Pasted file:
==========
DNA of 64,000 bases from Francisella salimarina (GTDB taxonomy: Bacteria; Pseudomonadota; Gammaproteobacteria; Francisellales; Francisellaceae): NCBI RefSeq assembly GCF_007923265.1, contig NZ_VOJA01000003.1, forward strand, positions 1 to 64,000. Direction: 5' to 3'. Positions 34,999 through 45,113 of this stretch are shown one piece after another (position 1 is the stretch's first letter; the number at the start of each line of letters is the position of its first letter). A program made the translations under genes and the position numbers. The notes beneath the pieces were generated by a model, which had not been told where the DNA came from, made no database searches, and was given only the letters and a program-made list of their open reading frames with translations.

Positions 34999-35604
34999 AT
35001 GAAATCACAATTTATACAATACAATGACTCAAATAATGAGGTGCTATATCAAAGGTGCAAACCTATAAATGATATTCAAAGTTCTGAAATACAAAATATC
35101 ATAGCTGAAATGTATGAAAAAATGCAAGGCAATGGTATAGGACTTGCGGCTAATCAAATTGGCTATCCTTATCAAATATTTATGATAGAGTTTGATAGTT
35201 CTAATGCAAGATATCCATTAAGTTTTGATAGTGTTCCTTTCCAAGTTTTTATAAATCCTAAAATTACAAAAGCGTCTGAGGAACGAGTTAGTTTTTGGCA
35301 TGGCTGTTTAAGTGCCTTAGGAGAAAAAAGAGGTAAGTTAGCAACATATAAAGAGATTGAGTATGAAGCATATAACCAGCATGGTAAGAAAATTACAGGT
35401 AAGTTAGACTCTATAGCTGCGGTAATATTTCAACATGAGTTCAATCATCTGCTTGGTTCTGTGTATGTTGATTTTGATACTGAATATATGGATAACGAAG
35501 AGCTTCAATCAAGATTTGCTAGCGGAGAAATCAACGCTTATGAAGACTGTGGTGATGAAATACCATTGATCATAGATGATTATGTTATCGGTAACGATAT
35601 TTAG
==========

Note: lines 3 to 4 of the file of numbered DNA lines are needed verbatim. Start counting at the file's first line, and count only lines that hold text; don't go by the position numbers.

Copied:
34999 AT
35001 GAAATCACAATTTATACAATACAATGACTCAAATAATGAGGTGCTATATCAAAGGTGCAAACCTATAAATGATATTCAAAGTTCTGAAATACAAAATATC